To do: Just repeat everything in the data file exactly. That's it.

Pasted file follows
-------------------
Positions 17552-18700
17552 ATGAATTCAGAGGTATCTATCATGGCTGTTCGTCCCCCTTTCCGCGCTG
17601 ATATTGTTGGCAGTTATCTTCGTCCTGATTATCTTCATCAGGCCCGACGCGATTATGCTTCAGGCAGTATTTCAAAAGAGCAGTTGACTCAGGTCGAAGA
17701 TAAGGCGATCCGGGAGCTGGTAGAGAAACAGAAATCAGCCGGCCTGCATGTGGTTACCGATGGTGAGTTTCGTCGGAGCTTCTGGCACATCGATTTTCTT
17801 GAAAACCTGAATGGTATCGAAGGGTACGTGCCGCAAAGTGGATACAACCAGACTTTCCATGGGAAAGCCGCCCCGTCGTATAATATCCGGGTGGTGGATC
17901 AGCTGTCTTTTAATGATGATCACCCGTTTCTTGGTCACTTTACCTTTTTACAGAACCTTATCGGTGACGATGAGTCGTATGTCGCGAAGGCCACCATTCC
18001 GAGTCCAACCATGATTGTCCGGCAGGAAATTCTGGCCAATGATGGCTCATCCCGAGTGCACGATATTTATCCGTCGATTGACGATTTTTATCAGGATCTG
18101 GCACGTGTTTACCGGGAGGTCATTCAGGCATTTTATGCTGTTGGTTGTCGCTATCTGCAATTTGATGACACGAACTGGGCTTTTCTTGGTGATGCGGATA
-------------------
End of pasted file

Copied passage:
Positions 17552-18700
17552 ATGAATTCAGAGGTATCTATCATGGCTGTTCGTCCCCCTTTCCGCGCTG
17601 ATATTGTTGGCAGTTATCTTCGTCCTGATTATCTTCATCAGGCCCGACGCGATTATGCTTCAGGCAGTATTTCAAAAGAGCAGTTGACTCAGGTCGAAGA
17701 TAAGGCGATCCGGGAGCTGGTAGAGAAACAGAAATCAGCCGGCCTGCATGTGGTTACCGATGGTGAGTTTCGTCGGAGCTTCTGGCACATCGATTTTCTT
17801 GAAAACCTGAATGGTATCGAAGGGTACGTGCCGCAAAGTGGATACAACCAGACTTTCCATGGGAAAGCCGCCCCGTCGTATAATATCCGGGTGGTGGATC
17901 AGCTGTCTTTTAATGATGATCACCCGTTTCTTGGTCACTTTACCTTTTTACAGAACCTTATCGGTGACGATGAGTCGTATGTCGCGAAGGCCACCATTCC
18001 GAGTCCAACCATGATTGTCCGGCAGGAAATTCTGGCCAATGATGGCTCATCCCGAGTGCACGATATTTATCCGTCGATTGACGATTTTTATCAGGATCTG
18101 GCACGTGTTTACCGGGAGGTCATTCAGGCATTTTATGCTGTTGGTTGTCGCTATCTGCAATTTGATGACACGAACTGGGCTTTTCTTGGTGATGCGGATA